He is a member of the Tea Party, the feisty grassroots conservative movement that helped Republicans win control of the House of Representatives in 2010 and whose deficit cutting strategy involves a hardline "no new taxes" mantra.
The Tea Party's "hold the line" fiscally conservative stance clearly stiffened the Republican negotiating position in the debt limit talks, and led to Democrats and critics accusing the movement of holding the country hostage to ideology.
Olivia Bottoms, 64, from Person County, North Carolina, said she was a Republican, but added she was irritated about how hardliners brought the nation to the brink of default.
"It's like a kidnapping, taking a hostage. It's not terrorism as such, but it does strike terror in the hearts of people that have one income or are living on a fixed income they think is going to be snatched away from them," said Bottoms, a retired school teacher.
"It's a dangerous game for the politicians and I think it could backlash," she added.
"I gotta admire their (the Tea Party's) conviction, but I think they're nuts," said Douglas De Clue, 45, an Orlando engineer and Democrat. He was one of 39,000 people who have signed a petition calling for no cuts to the government-run Social Security, Medicare and Medicaid entitlement programs.
A conservative Florida Republican, Representative Allen West, took heat from Tea Party backers for voting for the compromise bipartisan debt limit deal.
But the freshman congressman, a 22-year U.S. Army veteran, was unrepentant. "I'm not going to play Russian roulette with the debt obligations of the United States of America," he told an event for retirees in Boca Raton last week.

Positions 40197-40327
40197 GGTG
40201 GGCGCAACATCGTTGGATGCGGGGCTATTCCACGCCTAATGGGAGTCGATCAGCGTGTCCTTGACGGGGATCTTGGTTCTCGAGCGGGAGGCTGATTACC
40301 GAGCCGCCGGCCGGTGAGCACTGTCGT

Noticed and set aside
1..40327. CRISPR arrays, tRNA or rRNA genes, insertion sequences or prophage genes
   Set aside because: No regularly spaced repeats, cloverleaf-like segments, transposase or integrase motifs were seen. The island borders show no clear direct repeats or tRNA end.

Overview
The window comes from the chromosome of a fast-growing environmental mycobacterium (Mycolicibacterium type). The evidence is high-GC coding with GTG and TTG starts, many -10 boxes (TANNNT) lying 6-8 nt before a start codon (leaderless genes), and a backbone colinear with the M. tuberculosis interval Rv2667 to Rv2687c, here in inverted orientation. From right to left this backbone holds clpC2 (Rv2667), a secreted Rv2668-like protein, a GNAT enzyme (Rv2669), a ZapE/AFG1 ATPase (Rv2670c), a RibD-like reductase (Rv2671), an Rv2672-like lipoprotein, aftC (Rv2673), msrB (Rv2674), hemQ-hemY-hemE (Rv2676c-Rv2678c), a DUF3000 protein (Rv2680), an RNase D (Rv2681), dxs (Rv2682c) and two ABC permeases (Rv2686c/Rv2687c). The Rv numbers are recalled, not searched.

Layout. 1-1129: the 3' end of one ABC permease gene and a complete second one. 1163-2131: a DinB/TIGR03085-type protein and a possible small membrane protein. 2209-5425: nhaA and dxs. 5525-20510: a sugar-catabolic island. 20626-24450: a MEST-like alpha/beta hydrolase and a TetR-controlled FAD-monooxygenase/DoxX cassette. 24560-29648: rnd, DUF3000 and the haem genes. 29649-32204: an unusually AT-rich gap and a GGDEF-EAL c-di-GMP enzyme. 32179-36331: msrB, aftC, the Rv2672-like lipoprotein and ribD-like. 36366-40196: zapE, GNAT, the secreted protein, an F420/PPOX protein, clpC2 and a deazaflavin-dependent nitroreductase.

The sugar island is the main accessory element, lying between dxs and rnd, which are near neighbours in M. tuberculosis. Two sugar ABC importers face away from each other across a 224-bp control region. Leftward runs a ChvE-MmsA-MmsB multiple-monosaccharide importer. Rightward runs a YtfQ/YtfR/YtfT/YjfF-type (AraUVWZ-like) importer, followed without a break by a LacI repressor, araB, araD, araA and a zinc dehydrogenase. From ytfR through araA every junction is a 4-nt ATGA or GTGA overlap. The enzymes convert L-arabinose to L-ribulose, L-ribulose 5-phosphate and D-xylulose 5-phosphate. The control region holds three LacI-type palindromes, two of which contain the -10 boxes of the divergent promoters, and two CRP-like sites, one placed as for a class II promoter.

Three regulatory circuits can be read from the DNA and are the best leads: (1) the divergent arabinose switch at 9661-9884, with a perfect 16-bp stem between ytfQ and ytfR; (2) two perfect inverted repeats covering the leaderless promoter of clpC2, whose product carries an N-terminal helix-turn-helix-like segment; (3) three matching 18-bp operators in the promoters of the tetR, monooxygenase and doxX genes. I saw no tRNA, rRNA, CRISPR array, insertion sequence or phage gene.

Tea Party-aligned lawmakers pushed back angrily against jibes of a "Tea Party downgrade," which sought to put the blame for the U.S. credit rating slip on conservative Republicans.
"Thank God for all those troublesome House Republicans ... (who) have forced this town (Washington) to finally get serious about spending, that's a good thing," Illinois Republican Representative Joe Walsh told CNN.
"WHERE ARE THE JOBS?"
Besides the Tea Party, popular blowback after the debt limit debate also scalded President Obama.
Some Democrats expressed disappointment that the president had not fought back more against Republican pressure to cut entitlement programs and had not pushed harder for including higher taxes for the rich in the deficit-cutting package.
"He's just not showing enough backbone. In the end, he failed to stand up for Democratic principles," De Clue said.
A message constituents of all political colors seemed anxious to hammer home was that jobs, not political point-scoring, should be lawmakers' top priority, as the U.S. unemployment rate stays stubbornly stuck above 9 percent.
"Where are the jobs?" chanted an angry crowd of some 200 demonstrators in West Chester, Ohio, last week when they banged on the door of the offices of Congressional House Speaker John Boehner. Boehner was not present at the time.
Obama set off on Monday on a bus tour of the U.S. heartland focused on jobs. [ID:nN1E77E0YU]. And lawmakers also seemed to be getting the message.
"Washington needs to put the partisan posturing aside and focus like a laser beam on jobs. Jobs are my No. 1 priority right now," said Senator Kay Hagan, a North Carolina Democrat. (Additional reporting by Tom Brown in Miami, Harriet McLeod in Charleston, S.C., Ned Barnett in Raleigh, N.C., Barbara Liston in Orlando, Fla., and Sean Peters in West Chester, Ohio; Editing by Paul Simao)